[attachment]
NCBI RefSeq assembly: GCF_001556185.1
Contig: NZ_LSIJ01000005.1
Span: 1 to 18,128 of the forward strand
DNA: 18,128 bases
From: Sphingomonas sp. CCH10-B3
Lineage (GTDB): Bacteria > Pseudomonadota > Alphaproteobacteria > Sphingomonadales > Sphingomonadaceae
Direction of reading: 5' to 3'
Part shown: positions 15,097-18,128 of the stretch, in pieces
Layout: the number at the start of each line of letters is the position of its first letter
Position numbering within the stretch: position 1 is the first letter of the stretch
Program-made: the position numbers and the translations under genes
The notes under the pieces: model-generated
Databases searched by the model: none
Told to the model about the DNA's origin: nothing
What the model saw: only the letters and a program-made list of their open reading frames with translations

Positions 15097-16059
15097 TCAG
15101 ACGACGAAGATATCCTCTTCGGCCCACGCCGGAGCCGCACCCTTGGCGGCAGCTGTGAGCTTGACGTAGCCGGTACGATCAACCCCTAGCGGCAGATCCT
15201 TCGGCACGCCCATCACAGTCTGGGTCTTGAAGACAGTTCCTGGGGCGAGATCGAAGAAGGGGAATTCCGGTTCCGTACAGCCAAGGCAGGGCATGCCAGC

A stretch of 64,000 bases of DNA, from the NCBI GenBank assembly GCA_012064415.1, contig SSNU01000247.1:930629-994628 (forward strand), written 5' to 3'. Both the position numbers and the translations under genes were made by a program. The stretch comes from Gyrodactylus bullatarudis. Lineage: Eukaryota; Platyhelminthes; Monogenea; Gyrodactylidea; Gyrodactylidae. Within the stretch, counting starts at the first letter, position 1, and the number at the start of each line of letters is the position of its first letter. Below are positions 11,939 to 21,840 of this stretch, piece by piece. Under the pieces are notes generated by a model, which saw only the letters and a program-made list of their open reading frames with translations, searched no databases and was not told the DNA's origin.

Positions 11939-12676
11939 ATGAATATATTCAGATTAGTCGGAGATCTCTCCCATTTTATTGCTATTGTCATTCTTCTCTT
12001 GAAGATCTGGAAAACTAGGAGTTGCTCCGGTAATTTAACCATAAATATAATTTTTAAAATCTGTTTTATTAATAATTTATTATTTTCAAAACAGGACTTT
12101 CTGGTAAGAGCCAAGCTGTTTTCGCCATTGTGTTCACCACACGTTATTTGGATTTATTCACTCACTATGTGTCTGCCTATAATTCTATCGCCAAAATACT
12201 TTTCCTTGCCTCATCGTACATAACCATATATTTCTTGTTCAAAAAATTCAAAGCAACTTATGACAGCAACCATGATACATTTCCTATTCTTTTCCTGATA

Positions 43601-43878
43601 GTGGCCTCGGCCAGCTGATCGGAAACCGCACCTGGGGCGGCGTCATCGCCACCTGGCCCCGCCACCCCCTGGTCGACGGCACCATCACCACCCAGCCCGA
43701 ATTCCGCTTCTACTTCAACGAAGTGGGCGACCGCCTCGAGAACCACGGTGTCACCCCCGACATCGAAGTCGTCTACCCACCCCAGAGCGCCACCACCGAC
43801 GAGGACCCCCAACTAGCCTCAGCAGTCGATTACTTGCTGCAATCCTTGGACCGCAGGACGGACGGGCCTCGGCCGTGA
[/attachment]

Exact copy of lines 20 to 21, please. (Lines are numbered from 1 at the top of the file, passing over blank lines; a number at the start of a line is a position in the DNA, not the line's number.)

A stretch of 64,000 bases of DNA, from the NCBI GenBank assembly GCA_012064415.1, contig SSNU01000247.1:930629-994628 (forward strand), written 5' to 3'. Both the position numbers and the translations under genes were made by a program. The stretch comes from Gyrodactylus bullatarudis. Lineage: Eukaryota; Platyhelminthes; Monogenea; Gyrodactylidea; Gyrodactylidae. Within the stretch, counting starts at the first letter, position 1, and the number at the start of each line of letters is the position of its first letter. Below are positions 11,939 to 21,840 of this stretch, piece by piece. Under the pieces are notes generated by a model, which saw only the letters and a program-made list of their open reading frames with translations, searched no databases and was not told the DNA's origin.

Positions 11939-12676